I was most taken with his account of the 1978 book Delirious New York by Rem Koolhaas that sets out the history of Coney Island, the 1939 World’s Fair, and NYC itself as an ongoing battle between light and dark. At one point the struggle is written as directly waged between Salvador Dali and Le Corbusier – both armed with Dali’s Paranoid Critical Technique. It’s not hard to find a naughty copy of the book online, and you have to read it before you can really understand the history and mentality of Luna Parks wherever they came to be.

Screen Shot 2019-01-21 at 1.19.13 pm

For me the message is good – there is a body of theoretical work, unfortunately unknown or denied by the practice where ‘imagineering’ has been set up as the whole reason. There is no justification for editing history to start in 1955 – that simply marks a reaction to what was there before. The reaction requires explanation, and that can be found as far back as 1550.

It all needs to be given some long trousers, and perhaps it’s something that I can do.

yin-yang-2102215_640-200x200

An Orphic view of the fun fair.

In which Disney’s desire to expunge Mr. Hyde from Dr. Jekyll’s fun fair is argued to be flimflam.

I’m grateful to my missus for David Younger’s Theme Park Design book, which turns out to be a long and deadly serious text. Seeing as you can have physics textbooks with colour pictures and multiple fonts, it feels as if theme parks are being presented here as no laughing matter.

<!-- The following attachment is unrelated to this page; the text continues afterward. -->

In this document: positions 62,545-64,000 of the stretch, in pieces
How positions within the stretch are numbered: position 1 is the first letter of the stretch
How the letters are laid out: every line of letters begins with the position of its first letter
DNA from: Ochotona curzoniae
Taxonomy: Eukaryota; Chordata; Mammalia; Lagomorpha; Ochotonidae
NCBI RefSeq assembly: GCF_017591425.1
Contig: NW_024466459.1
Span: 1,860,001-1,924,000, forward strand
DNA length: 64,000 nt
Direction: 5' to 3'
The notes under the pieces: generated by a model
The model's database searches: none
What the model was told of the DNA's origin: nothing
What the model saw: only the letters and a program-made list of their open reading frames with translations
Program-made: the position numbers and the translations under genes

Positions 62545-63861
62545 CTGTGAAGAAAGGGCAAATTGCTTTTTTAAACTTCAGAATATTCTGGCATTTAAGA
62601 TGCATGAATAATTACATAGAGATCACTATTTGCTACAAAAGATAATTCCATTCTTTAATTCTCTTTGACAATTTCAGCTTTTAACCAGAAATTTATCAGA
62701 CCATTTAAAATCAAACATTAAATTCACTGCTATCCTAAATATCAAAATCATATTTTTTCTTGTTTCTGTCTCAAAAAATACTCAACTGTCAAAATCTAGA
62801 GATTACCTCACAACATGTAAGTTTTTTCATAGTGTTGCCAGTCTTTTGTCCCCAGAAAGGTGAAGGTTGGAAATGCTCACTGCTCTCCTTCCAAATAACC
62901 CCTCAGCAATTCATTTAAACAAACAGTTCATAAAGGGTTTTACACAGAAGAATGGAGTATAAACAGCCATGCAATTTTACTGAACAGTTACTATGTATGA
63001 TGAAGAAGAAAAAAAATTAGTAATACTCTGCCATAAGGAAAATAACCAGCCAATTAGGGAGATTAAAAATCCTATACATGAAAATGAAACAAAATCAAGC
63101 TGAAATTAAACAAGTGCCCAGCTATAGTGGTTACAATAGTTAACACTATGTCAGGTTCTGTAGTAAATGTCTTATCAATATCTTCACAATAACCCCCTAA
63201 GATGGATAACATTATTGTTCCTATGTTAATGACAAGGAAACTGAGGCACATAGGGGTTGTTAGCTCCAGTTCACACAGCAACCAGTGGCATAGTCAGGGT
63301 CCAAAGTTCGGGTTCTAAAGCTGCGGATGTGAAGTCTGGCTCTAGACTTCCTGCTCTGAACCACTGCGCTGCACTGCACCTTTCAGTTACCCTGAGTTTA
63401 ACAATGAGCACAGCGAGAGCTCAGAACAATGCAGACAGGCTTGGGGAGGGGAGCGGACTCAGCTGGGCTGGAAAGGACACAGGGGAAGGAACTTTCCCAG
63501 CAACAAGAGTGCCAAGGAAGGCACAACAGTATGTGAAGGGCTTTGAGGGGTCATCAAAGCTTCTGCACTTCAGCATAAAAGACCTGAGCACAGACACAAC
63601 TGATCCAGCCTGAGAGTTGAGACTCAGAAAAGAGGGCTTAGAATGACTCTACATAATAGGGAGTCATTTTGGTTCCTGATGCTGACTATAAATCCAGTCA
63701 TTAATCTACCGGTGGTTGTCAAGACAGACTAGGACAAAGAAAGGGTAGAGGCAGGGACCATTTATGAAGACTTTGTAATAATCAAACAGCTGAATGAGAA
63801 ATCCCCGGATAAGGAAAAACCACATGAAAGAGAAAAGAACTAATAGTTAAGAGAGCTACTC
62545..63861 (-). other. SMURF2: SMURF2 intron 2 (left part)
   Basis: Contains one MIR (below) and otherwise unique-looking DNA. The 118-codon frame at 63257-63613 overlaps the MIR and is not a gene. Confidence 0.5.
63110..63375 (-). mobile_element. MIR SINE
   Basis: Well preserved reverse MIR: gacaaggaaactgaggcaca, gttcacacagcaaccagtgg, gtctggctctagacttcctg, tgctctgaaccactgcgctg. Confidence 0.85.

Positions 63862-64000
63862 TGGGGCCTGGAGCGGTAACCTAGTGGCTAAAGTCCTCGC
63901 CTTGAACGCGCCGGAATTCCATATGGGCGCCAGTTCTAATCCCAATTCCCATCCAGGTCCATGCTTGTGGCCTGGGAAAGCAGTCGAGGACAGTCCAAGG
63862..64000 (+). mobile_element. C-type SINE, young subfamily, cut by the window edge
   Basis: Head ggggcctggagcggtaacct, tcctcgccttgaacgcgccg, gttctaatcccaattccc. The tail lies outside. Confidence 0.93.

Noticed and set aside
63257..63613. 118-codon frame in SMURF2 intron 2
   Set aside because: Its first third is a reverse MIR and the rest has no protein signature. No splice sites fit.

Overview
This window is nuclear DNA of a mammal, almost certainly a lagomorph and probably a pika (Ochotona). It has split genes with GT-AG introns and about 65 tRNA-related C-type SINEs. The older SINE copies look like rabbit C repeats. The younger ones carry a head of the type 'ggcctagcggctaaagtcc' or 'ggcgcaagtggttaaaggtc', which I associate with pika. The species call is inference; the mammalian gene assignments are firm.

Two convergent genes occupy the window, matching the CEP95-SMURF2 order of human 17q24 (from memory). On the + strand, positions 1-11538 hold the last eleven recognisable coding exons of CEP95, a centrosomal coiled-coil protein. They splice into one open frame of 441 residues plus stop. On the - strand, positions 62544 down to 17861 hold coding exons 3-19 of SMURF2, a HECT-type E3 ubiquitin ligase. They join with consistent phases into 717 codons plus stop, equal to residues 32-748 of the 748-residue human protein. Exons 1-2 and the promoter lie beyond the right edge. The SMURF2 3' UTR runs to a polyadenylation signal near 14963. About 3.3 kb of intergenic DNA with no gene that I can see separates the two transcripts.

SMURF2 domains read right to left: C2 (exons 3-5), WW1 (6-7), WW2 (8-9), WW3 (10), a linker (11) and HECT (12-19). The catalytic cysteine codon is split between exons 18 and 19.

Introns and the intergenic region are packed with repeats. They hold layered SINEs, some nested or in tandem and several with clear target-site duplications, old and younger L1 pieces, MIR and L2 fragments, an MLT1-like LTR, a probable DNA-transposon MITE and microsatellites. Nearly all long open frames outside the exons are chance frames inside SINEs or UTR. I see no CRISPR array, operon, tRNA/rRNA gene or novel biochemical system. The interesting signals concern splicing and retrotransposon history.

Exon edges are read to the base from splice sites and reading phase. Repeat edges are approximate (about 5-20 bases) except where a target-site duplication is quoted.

From it I find that my ideas on narrative have been embarrassingly naïve. Just pretend I didn’t write any of it thank you. The discussion of theme park storytelling is long and embattled, with the Europeans somewhat skeptical and the Americans doubling down. It also depends on the era you’re talking about.

Younger has a nomenclature for design eras, very Disney-centric like everything in the book. But to my way of thinking, it starts too late in the history

‘Traditional’ is the design category for the original Disneyland, immersive and thematic. As Disney became more involved in edutainment the real world became more important, and a ‘presentational’ style downplayed theming in favour of clean and simple lines that kept out of the way. In this scheme Fantasyland is traditional, while EPCOT is presentational. When the luster of big science wore off in the 70’s, the ‘postmodern’ style began to tease and mock the earnestness of these formats – as in the early Disney California Adventure.

trylon-perisphere-helicline

Trylon and Perisphere, with the helicline walkway. 1939.

But I think both presentational Tomorrowland and traditional Fantasyland have lived side by side from the very beginning. The two styles also represent something much older – the ‘ying and yang’ of the world fairs which had a light (inspirational, educational) side matched with a dark (exotic, disturbing) side. It seems fair to say the Trylon and Perisphere of the 1939 New York fair are ‘presentational’, as is the Eiffel Tower. Disney would never had allowed Salvador Dali’s Dream of Venus on site (although they did collaborate on a film) but the dark rides of Fantasyland are informed by those of the Amusement Zone.